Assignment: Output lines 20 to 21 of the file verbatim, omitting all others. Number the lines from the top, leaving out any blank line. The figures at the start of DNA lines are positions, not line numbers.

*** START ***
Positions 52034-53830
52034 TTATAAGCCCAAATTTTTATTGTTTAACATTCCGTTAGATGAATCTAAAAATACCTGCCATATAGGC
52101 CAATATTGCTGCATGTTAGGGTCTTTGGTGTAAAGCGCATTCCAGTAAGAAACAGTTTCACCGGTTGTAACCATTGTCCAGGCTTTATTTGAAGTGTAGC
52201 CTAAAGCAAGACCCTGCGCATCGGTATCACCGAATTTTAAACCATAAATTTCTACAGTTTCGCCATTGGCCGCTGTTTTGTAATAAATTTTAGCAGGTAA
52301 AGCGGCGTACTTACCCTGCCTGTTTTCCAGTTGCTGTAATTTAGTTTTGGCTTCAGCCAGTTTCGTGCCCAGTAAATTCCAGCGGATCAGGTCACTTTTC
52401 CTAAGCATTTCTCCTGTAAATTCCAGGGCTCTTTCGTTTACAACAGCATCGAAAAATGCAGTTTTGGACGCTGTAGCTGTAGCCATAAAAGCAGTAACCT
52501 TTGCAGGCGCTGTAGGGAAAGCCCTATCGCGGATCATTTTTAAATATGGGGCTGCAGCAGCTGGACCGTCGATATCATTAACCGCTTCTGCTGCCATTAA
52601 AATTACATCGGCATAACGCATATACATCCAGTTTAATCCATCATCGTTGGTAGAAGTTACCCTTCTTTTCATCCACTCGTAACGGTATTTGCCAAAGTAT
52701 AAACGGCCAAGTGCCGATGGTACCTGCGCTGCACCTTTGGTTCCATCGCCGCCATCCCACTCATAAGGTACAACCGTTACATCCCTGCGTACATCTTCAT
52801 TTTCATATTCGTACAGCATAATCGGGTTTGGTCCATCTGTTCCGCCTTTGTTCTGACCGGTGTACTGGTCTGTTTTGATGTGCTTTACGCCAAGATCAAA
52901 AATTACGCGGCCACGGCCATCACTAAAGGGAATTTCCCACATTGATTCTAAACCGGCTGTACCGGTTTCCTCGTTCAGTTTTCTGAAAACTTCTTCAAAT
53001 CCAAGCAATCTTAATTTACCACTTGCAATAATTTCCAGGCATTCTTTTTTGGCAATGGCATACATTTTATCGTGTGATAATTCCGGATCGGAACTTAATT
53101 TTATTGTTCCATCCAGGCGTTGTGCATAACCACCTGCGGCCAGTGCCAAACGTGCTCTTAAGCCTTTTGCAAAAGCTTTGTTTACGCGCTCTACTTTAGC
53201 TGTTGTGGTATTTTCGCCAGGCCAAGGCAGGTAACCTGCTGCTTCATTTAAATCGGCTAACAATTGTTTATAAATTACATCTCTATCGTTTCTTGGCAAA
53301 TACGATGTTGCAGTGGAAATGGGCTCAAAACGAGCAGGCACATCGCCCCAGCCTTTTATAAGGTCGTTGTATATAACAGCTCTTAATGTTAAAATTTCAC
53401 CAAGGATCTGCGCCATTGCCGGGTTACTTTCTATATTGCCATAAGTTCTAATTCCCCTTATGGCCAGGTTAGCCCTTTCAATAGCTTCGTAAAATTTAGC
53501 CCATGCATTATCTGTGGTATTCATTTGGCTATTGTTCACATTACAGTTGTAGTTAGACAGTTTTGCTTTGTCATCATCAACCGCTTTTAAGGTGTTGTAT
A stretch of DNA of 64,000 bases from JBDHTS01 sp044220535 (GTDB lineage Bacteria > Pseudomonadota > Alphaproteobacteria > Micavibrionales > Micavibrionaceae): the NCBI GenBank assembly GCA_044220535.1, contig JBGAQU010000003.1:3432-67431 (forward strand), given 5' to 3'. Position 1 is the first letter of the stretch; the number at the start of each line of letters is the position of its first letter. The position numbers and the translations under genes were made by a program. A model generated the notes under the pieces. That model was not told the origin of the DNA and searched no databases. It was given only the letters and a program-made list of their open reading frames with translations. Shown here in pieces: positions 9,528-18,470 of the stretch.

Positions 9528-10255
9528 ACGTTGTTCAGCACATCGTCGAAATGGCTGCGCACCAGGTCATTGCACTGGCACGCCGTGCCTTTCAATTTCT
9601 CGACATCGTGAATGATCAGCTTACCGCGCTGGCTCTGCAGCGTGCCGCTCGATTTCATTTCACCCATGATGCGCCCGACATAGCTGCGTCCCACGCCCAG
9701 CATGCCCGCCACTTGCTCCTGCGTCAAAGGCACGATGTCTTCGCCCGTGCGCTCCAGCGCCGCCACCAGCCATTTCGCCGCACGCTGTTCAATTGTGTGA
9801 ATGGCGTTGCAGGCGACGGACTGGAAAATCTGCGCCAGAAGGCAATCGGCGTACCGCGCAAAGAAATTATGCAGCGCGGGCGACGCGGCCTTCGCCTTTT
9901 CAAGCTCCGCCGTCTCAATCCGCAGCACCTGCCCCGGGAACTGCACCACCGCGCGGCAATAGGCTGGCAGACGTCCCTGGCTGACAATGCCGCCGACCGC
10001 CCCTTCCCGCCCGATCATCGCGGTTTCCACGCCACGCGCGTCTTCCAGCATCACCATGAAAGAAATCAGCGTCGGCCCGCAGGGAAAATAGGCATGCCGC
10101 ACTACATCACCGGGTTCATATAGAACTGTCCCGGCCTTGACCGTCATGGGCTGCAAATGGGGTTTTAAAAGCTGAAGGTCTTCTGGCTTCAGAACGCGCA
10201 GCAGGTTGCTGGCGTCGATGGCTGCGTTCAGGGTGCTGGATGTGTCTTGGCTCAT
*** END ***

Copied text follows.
9528 ACGTTGTTCAGCACATCGTCGAAATGGCTGCGCACCAGGTCATTGCACTGGCACGCCGTGCCTTTCAATTTCT
9601 CGACATCGTGAATGATCAGCTTACCGCGCTGGCTCTGCAGCGTGCCGCTCGATTTCATTTCACCCATGATGCGCCCGACATAGCTGCGTCCCACGCCCAG